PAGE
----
The Negligence of Living a Normal Life
It was the summer of 1922, and a small paper in Paris known for it’s investigative news, city gossip and incisive editorials, was also known for posing a series of questions to its readers and encouraging celebrities and people of note to respond. This particular summer, it posed a notably insightful question.
The paper asked the following: It is unequivocally confirmed that the world will end in 48 hours, at least to such a degree that human life will no longer be even remotely close to current standards. You will not survive the cataclysm. What will you do for the next 48 hours?
One of the more famous responses at the time came from Marcel Proust, considered by many to be one of the finest novelist of all time. He responded by saying:
"I think that life would suddenly seem wonderful to us if we were threatened to die as you say. Just think of how many projects, travels, love affairs, studies, it—our life—hides from us, made invisible by our laziness…”
Life, he emphasized, would become beautiful again as we embrace the reality of our own mortality. He then adds:
“[However] The cataclysm doesn’t happen, we don’t do any of it, because we find ourselves back in the heart of normal life, where negligence deadens desire. And yet we shouldn’t have needed the cataclysm to love life today. It would have been enough to think that we are humans, and that death may come this evening.”
There is a pop song that comes on the radio from time to time, sung by that guy who was on American Idol, with a title and lyrics that say “Live Like We’re Dying.” When I first heard the lyrics, I was surprised that a pop song had taken on such a profound concept. To live like we’re dying is a radical notion, indeed. It’s “carpe diem” to a danceable beat.
Our human mind tends to want to carve out a normal life that is predictable and safe. We spend so much time setting things up so that we feel buffeted, insulated, and secure. In doing so, we quietly, discreetly, neglect our dreams and suffocate our passions. Our sense of security becomes our idol, and we worship at great expense.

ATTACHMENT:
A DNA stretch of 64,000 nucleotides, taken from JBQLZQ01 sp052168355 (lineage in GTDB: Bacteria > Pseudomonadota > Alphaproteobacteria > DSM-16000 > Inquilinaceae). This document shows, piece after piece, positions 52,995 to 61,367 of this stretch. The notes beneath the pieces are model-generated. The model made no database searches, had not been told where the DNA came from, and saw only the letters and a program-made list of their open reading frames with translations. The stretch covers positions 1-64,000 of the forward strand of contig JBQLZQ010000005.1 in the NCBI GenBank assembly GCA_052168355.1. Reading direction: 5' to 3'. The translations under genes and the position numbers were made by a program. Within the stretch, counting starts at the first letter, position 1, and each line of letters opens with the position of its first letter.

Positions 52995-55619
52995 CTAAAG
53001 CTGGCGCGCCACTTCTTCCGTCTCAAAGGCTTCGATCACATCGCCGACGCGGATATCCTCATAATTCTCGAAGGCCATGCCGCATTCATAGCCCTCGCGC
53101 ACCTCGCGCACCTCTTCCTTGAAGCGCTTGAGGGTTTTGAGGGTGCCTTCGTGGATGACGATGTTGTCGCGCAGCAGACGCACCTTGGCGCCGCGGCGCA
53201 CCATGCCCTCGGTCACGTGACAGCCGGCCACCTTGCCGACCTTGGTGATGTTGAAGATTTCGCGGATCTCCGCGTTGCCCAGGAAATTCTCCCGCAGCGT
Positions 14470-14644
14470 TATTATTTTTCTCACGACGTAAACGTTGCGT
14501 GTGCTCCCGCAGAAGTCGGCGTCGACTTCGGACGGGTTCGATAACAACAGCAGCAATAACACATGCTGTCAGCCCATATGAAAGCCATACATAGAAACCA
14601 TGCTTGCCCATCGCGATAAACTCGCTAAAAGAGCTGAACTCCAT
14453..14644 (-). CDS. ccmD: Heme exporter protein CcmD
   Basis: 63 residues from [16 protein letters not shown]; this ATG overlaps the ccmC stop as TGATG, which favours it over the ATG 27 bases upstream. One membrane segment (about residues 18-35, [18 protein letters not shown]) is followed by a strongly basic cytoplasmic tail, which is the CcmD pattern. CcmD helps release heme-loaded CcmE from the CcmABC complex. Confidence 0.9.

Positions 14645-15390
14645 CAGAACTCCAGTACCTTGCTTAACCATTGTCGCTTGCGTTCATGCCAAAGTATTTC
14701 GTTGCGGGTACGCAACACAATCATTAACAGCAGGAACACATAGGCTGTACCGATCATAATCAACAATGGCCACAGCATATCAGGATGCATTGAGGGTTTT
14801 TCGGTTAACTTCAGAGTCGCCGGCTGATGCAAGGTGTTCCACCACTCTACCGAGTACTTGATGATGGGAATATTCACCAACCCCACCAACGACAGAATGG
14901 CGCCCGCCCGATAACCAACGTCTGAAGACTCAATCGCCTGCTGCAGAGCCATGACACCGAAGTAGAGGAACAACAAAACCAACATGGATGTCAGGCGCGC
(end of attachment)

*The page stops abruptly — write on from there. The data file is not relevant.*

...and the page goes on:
But if something goes awry, our house of cards can tumble, and we realize in an instant that what we invested in for a sense of “security” was an illusion, a fool’s gold. The yogis call this “falling asleep,” or forgetfulness.
Martha Graham, perhaps the most influential modern dancer/teacher, reminds us that during our brief lives, we each have a gift to give, a unique expression, a vitality that is translated into action through us. In her famous quote to Agnus DeMille, she says that if we fail to give this “gift” it will be lost forever, and the world will suffer because of it.
There is much collateral damage from an unfulfilled life. When we opt to abstain from giving our unique expression to the world, it most certainly is a form of negligence. The negligence of allowing ourselves to fall into a pattern of normal, a pattern set by others with no real purpose but to anesthetize ourselves from the existential suffering of not knowing why we are here.
But when we do give this gift, there is a vitality that moves through us, which makes us more alive than others. It’s the radical notion of living fully alive, seeing life as a mystery to be lived, rather than a problem to be solved. As I recently mused, it helps to see that your soul is an experience, not a thing.
As I jumped in and asked myself this question - what would I do if I had just 48 hours left to live - and as friends began to share their stories on this topic as well, I realized that for so many of us, the first thing we do when faced with this type of cataclysm (at least mentally) is turn to love, being loved, being allowed to love another. Maybe it’s our mom, or our dad, that we think of. Maybe it’s that special “one” love got away, or our current significant other, or just the longing for love.
We might also realize that much of what we do to fill the hours is meaningless, not so much because the things themselves are meaningless, but because of our numbing mindset and relationship to them. When we become mindful, life awakens. As we spiral inward to recover and then give out our “gift”, paradoxically, the world around us becomes imbued with meaning, a vitality. It is in this space that we can more fully perceive the profound miracle of simply being alive.
So, perhaps you imagine you have just 48 hours to live. Sit in quiet contemplation and reflect on what this would mean to you. If so moved, write for 15 minutes on the subject. Pay attention to the urges that motivate you. As the poet Rumi says “Let yourself be silently drawn to the stronger pull of what you truly love.”